Are Weighted Blankets Better Than Melatonin at Helping You Sleep? Here’s the Science Behind How They Work

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Woman sleeping on couch under blanket

I tossed and turned all night with hip and back pain, with a side of anxiety. I couldn’t settle. I was pulling at the covers, getting tangled, and using 3 a.m. as the best time to obsess about my biggest worries. I was turning into an insomniac — until a friend gifted me a weighted blanket. Also claustrophobic, I thought there was no way that it would help me, and that I’d just feel trapped under the pressure. But luckily, it was also a cooling weighted blanket, so nothing was further from the truth. When I awoke after my first full night of sleep I was shocked, and confused. Why did that work? How did that work? Are we all just one weighted blanket away from the perfect night’s sleep? 

I headed online to find the research about this miracle blanket. In an October 2022 study, a weighted blanket increased melatonin levels by 32 percent when researchers compared participants’ sleep with a weighted blanket and without. As someone who has always been a bit nervous to take melatonin supplements, this alternative was a promising solution. Here’s what the experts had to say about the myth or magic of weighted blankets.

How do weighted blankets work?

Scientists are still trying to figure out the exact mechanism that causes weighted blankets to release melatonin, helping with sleep. The same study says that one explanation involves pressure exerted by the blanket impacts our sensory input, carrying that sensory information via our spinal cord to the brainstem. There, neurons are released that can promote calm and well-being, and decrease the bad stuff that keeps us awake in the night — pain, stress, and fear. Also, they connect to the pineal gland, which releases melatonin, hence the higher numbers in the participants’ levels when they had the blanket on.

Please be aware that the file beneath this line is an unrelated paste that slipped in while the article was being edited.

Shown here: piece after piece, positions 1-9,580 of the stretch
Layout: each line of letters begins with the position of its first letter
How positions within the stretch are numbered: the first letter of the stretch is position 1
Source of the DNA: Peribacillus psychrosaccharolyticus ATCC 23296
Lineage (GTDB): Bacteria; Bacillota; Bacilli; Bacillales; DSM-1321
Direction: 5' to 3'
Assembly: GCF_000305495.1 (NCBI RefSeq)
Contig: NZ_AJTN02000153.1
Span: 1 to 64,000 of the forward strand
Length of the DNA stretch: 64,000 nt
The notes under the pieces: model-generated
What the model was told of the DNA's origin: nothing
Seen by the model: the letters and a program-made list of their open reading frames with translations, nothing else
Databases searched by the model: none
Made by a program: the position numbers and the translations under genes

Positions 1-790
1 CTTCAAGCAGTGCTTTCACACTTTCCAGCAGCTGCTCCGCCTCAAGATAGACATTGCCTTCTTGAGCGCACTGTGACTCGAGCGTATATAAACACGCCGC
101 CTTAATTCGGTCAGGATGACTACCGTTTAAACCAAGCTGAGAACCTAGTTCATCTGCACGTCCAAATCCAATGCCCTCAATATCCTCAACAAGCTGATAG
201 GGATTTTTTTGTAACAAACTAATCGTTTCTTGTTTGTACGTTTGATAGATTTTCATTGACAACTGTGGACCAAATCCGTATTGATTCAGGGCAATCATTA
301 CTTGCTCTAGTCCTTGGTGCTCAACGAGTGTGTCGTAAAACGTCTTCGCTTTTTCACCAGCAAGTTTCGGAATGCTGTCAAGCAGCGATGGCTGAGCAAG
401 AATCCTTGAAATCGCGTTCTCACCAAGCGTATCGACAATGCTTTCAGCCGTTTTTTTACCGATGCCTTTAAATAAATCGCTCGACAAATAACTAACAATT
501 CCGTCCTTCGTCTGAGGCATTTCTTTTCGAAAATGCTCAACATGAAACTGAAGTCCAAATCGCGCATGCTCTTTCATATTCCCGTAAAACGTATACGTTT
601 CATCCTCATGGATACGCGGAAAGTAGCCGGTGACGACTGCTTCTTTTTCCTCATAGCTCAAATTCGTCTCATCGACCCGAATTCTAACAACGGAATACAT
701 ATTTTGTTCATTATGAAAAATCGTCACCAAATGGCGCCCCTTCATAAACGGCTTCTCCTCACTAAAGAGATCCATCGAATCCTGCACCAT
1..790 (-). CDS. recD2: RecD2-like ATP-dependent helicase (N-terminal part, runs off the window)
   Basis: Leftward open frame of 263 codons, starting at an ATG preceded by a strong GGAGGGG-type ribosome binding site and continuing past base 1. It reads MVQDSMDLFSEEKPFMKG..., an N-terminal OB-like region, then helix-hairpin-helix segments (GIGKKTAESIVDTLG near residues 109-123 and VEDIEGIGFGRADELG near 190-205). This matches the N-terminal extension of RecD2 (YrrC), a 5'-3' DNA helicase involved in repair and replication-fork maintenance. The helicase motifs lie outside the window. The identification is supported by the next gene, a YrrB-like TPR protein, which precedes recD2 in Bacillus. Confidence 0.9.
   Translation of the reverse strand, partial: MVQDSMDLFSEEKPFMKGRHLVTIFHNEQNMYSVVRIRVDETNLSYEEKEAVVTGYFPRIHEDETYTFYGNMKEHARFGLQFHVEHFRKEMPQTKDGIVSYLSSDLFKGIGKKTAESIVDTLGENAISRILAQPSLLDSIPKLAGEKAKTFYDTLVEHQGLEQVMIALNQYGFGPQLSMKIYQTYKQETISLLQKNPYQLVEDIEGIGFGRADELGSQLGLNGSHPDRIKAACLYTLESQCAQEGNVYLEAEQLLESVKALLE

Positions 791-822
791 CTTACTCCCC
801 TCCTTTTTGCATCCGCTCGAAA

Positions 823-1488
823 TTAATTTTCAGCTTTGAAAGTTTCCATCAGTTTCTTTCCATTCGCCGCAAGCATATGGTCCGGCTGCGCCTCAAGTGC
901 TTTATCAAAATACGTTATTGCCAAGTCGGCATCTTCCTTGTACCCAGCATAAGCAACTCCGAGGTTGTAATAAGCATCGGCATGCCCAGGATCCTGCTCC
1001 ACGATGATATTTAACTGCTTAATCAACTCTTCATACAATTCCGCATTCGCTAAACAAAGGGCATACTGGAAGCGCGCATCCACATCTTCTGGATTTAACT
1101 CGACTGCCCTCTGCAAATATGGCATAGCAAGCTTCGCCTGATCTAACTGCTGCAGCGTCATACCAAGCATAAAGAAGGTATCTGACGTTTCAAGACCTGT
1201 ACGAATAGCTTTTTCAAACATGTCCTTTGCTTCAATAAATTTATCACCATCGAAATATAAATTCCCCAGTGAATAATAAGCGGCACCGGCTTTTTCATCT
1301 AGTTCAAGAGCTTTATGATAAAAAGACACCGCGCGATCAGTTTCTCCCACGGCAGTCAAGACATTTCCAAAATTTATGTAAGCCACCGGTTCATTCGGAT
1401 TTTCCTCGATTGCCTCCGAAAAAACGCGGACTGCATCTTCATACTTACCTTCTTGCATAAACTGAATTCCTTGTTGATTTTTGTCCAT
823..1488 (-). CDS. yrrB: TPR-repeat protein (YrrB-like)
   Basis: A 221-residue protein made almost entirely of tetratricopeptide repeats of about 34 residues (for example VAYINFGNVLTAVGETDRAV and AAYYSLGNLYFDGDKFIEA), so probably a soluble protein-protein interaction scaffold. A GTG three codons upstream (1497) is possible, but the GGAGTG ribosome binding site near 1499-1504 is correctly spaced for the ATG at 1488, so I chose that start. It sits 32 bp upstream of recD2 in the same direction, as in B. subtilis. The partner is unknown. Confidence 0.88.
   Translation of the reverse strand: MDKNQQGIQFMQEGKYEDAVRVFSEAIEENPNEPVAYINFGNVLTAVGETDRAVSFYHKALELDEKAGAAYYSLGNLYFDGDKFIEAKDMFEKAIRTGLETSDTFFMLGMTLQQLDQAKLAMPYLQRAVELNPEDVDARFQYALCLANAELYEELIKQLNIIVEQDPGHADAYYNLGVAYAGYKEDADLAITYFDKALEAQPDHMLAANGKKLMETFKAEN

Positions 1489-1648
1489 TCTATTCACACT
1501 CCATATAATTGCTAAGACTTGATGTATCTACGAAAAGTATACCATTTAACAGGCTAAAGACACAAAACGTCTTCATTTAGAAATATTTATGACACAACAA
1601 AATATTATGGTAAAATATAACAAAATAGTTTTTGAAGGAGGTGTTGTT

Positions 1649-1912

“We don’t know how, exactly, weighted blankets work,” Dr. Robin Tucker, Assistant Professor at Michigan State University, who studies the relationship between insufficient sleep and nutrition, says. “Some researchers believe the pressure provided promotes activation of the parasympathetic nervous system (PNS). PNS activation causes heart rate and blood pressure to decrease, helping you relax and feel less anxious – both of which should promote sleep.” 

Weighted blankets essentially work like a calming blanket, and some studies show the impact of deep pressure on anxiety.

Are Weighted Blankets Safe? (to Use Every Night)?

Like melatonin supplements, some troubled sleepers wonder if this is a sustainable solution that people can use every night. Both experts say yes, and Tucker adds that there are limited concerns about side effects. 

Although if the blanket is too heavy, difficulty changing position or feelings of physical discomfort could arise,” she says. “For individuals with respiratory issues, doubling the blanket over the chest should be avoided. At least one report of increased anxiety has been published, but most people feel weighted blankets have a calming effect.”

The simple solution is to ensure you are choosing a blanket that is 10 percent of your body weight. So, if you weigh 150 pounds, you shouldn’t have a blanket heavier than 15 pounds to start. 

When you start to use the blanket, pay attention to your own comfort to ensure the weight feels right to you, and that it isn’t too heavy to move freely, and breathe.

What to look for in a weighted blanket

Blankets come with various features to make them more breathable, not too hot, and with the weighted beads evenly distributed.

Sleepopolis has compiled several recommendations for weighted blanket shoppers, including: